Reports of illnesses and deaths from vaping are slowly being reported from all over the country.

The Center for Disease Control(CDC) is stepping up its probe of vaping illnesses and Danbury area schools are onboard. As of Sept. 19, seven deaths in the United States have been attributed to vaping and eleven people have been hospitalized in Connecticut.

Why have schools decided to place restrictions on vaping? An article on ctinsider.com reveals that the CDC has announced a country-wide investigation because of the outbreaks of lung disease associated with e-cigarettes. New Milford has closed many of the school bathrooms during the day but has reopened them because of the many complaints.

Fourteen electronic vaping detectors have been installed in various locations at Ridgefield High School. Danbury installed those same type of detectors last year. The detectors are a tool that helps school staff catch students who are using e-cigarettes inside the school.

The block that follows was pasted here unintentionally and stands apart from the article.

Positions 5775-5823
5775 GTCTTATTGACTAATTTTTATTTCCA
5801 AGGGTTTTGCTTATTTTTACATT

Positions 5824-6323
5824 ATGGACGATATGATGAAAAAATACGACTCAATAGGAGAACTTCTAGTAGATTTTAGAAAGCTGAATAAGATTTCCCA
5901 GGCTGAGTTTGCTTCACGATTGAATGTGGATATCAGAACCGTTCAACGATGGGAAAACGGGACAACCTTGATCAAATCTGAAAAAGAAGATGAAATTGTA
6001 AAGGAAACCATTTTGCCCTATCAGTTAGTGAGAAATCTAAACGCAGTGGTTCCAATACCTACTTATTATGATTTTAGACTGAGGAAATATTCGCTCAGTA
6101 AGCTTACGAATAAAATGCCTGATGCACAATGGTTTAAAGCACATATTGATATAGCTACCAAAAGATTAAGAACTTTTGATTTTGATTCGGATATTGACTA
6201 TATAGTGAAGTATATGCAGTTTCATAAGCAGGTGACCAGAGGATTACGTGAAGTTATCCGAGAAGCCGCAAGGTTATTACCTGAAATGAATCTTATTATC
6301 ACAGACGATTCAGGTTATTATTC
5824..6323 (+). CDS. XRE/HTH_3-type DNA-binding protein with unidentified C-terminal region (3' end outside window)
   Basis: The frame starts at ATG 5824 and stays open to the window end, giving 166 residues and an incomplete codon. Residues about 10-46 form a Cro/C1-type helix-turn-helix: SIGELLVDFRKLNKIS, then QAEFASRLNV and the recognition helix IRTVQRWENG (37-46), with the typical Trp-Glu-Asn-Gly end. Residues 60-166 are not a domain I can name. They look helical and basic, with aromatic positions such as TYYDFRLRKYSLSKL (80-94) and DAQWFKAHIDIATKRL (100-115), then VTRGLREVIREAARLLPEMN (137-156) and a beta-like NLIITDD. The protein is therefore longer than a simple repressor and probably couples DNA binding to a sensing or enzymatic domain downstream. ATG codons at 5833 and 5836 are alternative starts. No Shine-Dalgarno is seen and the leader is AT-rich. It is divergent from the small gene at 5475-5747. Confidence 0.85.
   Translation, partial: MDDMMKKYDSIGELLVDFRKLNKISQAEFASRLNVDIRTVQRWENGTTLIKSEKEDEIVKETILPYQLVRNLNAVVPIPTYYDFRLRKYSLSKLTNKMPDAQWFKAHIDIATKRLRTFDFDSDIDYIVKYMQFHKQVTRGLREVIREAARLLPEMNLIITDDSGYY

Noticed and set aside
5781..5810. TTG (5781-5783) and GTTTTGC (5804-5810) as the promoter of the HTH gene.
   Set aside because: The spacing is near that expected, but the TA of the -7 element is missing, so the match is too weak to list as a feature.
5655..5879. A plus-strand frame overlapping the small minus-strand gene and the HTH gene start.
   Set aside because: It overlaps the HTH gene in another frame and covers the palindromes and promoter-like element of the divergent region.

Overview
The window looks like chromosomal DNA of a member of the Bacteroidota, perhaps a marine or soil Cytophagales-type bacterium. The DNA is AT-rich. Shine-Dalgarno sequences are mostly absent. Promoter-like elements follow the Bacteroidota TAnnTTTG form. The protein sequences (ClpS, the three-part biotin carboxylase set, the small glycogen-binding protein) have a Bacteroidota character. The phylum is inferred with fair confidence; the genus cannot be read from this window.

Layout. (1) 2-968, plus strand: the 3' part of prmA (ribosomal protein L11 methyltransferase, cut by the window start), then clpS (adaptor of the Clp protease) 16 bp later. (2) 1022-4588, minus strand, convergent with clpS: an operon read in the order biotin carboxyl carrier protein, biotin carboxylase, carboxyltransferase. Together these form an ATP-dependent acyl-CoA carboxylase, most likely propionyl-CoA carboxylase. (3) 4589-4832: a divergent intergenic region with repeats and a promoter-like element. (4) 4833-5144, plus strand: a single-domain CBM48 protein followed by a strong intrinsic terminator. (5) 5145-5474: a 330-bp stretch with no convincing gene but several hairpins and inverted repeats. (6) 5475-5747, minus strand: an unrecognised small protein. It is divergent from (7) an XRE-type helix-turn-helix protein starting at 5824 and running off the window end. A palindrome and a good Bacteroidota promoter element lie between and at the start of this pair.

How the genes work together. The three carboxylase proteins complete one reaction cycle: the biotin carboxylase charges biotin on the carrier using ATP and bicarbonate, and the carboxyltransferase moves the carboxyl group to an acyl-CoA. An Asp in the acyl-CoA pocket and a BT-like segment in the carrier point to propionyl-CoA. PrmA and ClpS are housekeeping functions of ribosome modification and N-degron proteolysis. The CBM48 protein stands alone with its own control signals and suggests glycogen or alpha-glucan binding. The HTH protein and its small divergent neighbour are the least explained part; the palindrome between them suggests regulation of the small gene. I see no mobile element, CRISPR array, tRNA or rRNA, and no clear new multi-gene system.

Check out this stat. According to the Federal Drug Administration, there has been a 78% increase in e-cigarette use between 2017 and 2018 among middle and high school students. According to Newtown School Superintendent, Lorrie Rodrigue:

The students think they're better off if they're vaping instead of smoking cigarettes. It's wrong, it's inaccurate, and it's harming kids and people.

Many Danbury area schools have been holding special seminars for both parents and students on the dangers of vaping. High school health classes in Ridgefield, New Fairfield, Region 12 along with Redding, Easton, and Region 9 have been teaching students about the health risks of vaping.